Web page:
The OM-D E-M5 is Olympus’s most highly specified four thirds camera to date, and its most attractive, but is its performance good enough to provide a lasting legacy?

Product Overview

Overall rating:

Olympus OM-D E-M5

Autofocus:
Noise/resolution:
Metering:
Features:
AWB Colour:
LCD viewfinder:
Dynamic Range:
Build/Handling:

Product:

Olympus OM-D E-M5 review

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Price as reviewed:

£1,150.00

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Noise, sensitivity and resolution

The OM-D E-M5 has an ISO range of 8EV at ISO 200-25,600, which is an extra stop over other Olympus models and class-leading in the four thirds format.

With the highest pixel count of any Olympus digital camera, it comes as no surprise that the E-M5 resolves the highest level of detail. The 16.1-million-pixel sensor is able to reach the 26 marker at ISO 200 in raw and JPEG images using the 12-50mm f/3.5-6.3 lens, and the 28 marker in raw and JPEG files with the 45mm f/1.8. This performance matches the Panasonic Lumix DMC-G3 and other cameras with the same number of pixels, as the best-performing four thirds unit.

With more pixels to be fitted on the same-sized four thirds sensor, each pixel on the E-M5 sensor must therefore be smaller. If previous cameras are anything to go by, the pixel pitch of 16-million-pixel four thirds models is approximately 3.7 microns compared to 4.2 microns in 12-million-pixel models like the Pen E-P3.

We would expect each pixel to  collect less light, which would in turn affect the saturation, dynamic range and levels of noise in low light. However, as we have seen when Panasonic jumped from 12 to 16 million pixels, and now in the E-M5, improvements to the sensor and image processing, among other things, make it possible to maintain the performance of the camera.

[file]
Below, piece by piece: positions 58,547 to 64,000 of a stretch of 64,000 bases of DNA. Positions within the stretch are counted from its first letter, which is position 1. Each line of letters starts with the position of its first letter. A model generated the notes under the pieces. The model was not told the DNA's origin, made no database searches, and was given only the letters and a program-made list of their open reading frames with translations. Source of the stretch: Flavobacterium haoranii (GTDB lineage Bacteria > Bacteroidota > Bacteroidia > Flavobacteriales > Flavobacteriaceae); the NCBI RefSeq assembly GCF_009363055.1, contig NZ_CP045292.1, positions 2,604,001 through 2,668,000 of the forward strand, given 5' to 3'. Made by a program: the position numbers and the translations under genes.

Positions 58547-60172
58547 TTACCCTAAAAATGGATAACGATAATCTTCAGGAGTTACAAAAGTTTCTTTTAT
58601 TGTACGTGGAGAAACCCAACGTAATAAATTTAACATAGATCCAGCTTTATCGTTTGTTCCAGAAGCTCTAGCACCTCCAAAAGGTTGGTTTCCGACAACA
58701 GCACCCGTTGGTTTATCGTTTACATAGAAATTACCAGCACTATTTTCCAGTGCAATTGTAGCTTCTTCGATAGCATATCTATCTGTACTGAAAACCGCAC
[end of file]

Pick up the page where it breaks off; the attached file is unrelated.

The E-M5 uses Olympus’s TruePic VI processor, as does the current generation of Pen models. For images taken in low light, our resolution charts indicate that despite the increase in pixels, and their resulting smaller size, the E-M5 is as capable as other Olympus models in low light in terms of saturation, dynamic range and levels of noise. However, it is not any better. Luminance noise affects resolved detail, and by ISO 12,800 the camera reaches the 20 marker on our resolution charts. Detail and saturation at the maximum ISO 25,600 rating are decreased, which means this setting should only be used as a last resort.

Image:  At ISO 1600 detail is still pretty crisp, although there is luminance noise in the form of fine grain

 

 

 

 

 

 

 

 

 

 

 

 

 

 

 

 

 

 

 

 

 

These images show 72ppi (100% on a computer screen) sections of images of a resolution chart, captured using two Olympus lenses set to their sharpest apertures. We show the section of the resolution chart where the camera starts to fail to reproduce the lines separately. The higher the number visible in these images, the better the camera’s detail resolution is at the specified sensitivity setting.

 

  1. 1. Introduction
  2. 2. Features
  3. 3. HLD-6 grip and battery pack
  4. 4. Build and handling
  5. 5. White balance and colour
  6. 6. Metering
  7. 7. Autofocus
  8. 8. Dynamic range
  9. 9. Noise, sensitivity and resolution
  10. 10. LCD, viewfinder and video
  11. 11. The competition
  12. 12. Verdict
Page 9 of 12 - Show Full List
  • Swathi

    (Electronics) This flash is an adequate iepnexnsive alternative to a dedicated Canon flash. The automatic focus function does not appear to work with a Canon SX10is, but I can live without it. The auto zoom function works fine. It gives accurate exposures in the eTTL mode. There appears to be no built in sensor when used in the slave mode, so a few trial shots are required. Eats alkaline AA batteries pretty fast, so you may want to invest in rechargeables. Overall I think it is worth the asking price.